IFRS 19 pensions “Voodoo accounting” – ThyssenKrupp edition

ThyssenKrupp issued their quarterly earnings today. Together with Lufthansa, Thyssen has one of the largest “pension holes” in the DAX index.

As we all know, from 2013, IFRS 19 requires to fully reflect pension liabilities “on balance”. Interestingly, in their Investor presentation, IFRS equity is not mentioned at all.

So one really has to go into the interim report to look what happened.

And again, at a first glance it doesn’t look so spectacular:

Shareholders Equity end of March is around 2.8 bn EUR, 0.77 bn less than stated for September 2012, in line with the losses. However when we look into the developement of the equity position of page 32 of the report, we can see that closing shareholders equity has actually been 7.6 bn in September 2012.

In contrast to Lufthansa, they hide their restatement in an “insignificant drop” of retained earning from March 2012 to September 2012 in an amount of ~4.2 bn EUR. Lufthansa had spread their restatement over 2 years. So there seems to be quite some leeway how to do this.

So to sum it up: Thyssen Krupp has lost ~ 4.8 bn of equity or -63% and management doesn’t even bother to disclose this to shareholders in their presentation. Well, who cares about equity anyway ?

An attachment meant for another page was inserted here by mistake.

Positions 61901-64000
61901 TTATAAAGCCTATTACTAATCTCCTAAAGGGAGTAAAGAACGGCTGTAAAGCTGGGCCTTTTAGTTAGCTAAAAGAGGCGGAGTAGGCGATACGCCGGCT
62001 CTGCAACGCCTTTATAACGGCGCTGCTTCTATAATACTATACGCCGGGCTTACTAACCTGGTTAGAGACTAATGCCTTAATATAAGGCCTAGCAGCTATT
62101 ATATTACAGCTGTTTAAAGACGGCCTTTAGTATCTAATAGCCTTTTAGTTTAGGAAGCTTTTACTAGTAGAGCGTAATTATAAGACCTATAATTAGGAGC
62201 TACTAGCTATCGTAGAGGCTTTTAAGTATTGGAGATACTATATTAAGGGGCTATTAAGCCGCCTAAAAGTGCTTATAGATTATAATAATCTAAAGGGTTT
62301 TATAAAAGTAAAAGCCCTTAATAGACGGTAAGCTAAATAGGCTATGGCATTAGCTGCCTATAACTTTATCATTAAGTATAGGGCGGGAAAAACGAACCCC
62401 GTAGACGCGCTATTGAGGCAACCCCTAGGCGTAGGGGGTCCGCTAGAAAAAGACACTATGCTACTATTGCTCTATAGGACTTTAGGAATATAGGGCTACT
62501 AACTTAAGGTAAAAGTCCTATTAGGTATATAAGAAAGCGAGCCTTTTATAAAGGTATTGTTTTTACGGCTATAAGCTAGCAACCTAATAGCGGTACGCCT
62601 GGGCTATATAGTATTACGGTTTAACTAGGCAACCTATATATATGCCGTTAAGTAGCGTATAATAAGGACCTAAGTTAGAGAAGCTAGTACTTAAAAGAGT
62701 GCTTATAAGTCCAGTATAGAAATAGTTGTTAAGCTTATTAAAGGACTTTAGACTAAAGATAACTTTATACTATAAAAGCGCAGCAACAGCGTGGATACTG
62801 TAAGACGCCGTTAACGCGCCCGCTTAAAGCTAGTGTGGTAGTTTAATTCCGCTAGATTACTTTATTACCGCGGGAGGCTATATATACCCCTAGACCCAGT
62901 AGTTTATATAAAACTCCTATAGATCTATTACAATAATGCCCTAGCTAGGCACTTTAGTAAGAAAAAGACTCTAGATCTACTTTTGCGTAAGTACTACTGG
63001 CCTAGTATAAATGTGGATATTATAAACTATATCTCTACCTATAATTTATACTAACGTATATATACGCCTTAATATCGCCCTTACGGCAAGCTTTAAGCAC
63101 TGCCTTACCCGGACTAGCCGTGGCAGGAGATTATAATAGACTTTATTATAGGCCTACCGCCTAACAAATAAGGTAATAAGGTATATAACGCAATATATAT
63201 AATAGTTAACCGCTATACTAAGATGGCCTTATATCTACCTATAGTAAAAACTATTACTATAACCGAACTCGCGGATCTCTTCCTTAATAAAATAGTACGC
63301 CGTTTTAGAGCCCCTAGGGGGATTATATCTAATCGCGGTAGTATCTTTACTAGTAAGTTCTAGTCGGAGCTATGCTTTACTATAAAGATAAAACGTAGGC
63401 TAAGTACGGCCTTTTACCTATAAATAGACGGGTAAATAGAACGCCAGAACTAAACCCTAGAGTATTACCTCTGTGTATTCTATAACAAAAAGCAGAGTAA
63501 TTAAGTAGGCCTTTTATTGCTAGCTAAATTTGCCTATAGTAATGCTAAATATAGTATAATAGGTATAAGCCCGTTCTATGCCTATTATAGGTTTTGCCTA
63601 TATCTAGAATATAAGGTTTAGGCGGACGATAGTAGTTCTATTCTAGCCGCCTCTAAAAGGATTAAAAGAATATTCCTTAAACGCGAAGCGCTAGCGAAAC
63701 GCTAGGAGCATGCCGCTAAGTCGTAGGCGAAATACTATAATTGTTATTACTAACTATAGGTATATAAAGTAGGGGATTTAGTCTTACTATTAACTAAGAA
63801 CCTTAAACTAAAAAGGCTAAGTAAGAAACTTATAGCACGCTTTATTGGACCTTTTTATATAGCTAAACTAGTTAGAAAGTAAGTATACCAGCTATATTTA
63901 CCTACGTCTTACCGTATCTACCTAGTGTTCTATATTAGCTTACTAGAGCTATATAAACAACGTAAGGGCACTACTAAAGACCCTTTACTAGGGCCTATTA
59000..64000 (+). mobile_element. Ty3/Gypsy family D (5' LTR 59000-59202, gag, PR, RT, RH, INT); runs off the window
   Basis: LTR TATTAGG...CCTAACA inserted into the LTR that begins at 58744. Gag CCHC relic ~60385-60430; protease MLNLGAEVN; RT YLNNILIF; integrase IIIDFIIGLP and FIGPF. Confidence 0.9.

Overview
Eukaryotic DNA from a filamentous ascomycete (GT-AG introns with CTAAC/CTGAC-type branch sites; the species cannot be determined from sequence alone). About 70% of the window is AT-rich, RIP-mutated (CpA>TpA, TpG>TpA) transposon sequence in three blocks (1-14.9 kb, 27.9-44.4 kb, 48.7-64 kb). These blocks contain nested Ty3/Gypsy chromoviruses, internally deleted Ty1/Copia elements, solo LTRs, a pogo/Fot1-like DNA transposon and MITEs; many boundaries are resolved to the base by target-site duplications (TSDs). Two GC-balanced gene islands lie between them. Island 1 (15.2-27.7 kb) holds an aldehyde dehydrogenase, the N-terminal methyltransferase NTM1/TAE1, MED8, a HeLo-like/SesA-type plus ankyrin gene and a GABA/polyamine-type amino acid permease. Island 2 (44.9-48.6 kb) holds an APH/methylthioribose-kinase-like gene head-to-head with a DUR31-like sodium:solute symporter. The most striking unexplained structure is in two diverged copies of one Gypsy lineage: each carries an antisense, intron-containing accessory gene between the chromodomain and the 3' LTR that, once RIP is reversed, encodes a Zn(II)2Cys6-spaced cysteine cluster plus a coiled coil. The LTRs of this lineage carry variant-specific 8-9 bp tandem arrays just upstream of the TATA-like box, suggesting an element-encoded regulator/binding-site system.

One final remark: Thyssenkrupp uses 3,6% to discount the liabilities, which is quite high. Many other companies use 3.2% for EUR or less. As a proxy, one would multiply the difference times 15-20 in order to see what to add in percentage points to the pension liabilities.

So to scale this, we would for instance multiply 0.4%*15= 6%. With total pension liabilities of 8 bn EUR, we would need to deduct a further 500 mn EUR from equity in order to compare them with more conservative companies.

In any case, I think Thyssen will need to raise some equity capital pretty soon.

11 comments

  • I also see a mistake in your Interpretation. Thyssen did show all actuarial gains and losses in the Balance already which Lufthansa did not do (they now show them because of IAS 19 revised which has to be applied for annual periods beginning January 2013). I see the bigger Problem with Thyssen Pensions, that their plan assets do not cover much of the liability. Just about 21% which is pretty low (average in the Dax is 61%).

  • Now that I have taken a look at the statements of Thyssen, it seems to me that Ulkbaer is correct with the suggestion that pension liabilities are not the reason for the equity decrease. The decrease in equity does seem to stem, mainly, from losses from discontinued operations (US operations) of almost 5 bio, not from pension adjustments. Pension liabilities are there for years now, the amount of these do not change dramatically over the years.

    Nontheless, pension liabilities are high in relation to total assets, equity or any other kind of measure.

    Have a nice weekend,
    tom

  • Addon:

    Wording LH:
    Die ab 1. Januar 2013 anzuwendenden Änderungen des Bilanzierungsstandards
    IAS 19, Leistungen an Arbeitnehmer, führen im
    Zusammenhang mit den leistungsorientierten Pensionsplänen insbesondere
    zur sofortigen Erfassung der versicherungsmathematischen
    Gewinne und Verluste aus Umbewertungen der Pensionsverpflichtungen
    sowie des zugehörigen Fondsvermögens in voller Höhe